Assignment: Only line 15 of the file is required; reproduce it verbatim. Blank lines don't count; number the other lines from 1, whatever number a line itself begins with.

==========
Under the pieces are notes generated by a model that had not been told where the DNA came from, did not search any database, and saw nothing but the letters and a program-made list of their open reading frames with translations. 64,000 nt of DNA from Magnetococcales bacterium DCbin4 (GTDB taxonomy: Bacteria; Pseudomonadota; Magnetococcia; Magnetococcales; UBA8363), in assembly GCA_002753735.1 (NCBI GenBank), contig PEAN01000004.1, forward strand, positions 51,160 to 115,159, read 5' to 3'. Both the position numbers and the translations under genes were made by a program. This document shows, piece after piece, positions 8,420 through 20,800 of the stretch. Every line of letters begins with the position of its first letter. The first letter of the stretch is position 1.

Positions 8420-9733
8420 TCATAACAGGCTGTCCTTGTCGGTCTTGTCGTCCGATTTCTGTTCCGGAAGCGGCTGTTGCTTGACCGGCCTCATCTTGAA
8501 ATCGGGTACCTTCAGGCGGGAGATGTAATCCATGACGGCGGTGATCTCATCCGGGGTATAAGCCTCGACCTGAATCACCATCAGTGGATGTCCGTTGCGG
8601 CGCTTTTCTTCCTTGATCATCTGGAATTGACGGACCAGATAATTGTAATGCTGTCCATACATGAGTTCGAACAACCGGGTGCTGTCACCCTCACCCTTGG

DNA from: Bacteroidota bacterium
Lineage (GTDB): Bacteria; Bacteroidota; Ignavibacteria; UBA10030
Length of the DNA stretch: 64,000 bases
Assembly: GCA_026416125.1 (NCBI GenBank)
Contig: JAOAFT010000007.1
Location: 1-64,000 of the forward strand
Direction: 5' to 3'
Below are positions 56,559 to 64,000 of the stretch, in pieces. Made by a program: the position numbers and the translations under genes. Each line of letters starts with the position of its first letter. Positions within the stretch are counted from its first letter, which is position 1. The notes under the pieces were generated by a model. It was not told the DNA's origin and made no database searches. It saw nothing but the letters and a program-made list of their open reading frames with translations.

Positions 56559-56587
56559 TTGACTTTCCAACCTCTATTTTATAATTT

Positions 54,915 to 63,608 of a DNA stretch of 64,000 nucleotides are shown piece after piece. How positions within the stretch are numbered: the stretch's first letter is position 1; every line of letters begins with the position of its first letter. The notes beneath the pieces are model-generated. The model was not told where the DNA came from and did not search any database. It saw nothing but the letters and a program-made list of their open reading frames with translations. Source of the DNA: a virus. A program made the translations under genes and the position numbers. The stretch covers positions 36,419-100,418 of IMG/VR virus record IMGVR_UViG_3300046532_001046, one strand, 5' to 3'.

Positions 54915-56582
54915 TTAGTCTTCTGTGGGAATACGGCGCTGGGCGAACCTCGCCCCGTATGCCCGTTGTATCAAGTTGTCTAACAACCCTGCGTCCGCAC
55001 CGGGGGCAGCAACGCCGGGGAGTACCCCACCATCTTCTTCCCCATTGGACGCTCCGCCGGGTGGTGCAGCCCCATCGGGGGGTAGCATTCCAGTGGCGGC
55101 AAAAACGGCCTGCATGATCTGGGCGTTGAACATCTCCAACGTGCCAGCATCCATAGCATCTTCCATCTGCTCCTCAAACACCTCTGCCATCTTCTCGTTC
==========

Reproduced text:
56559 TTGACTTTCCAACCTCTATTTTATAATTT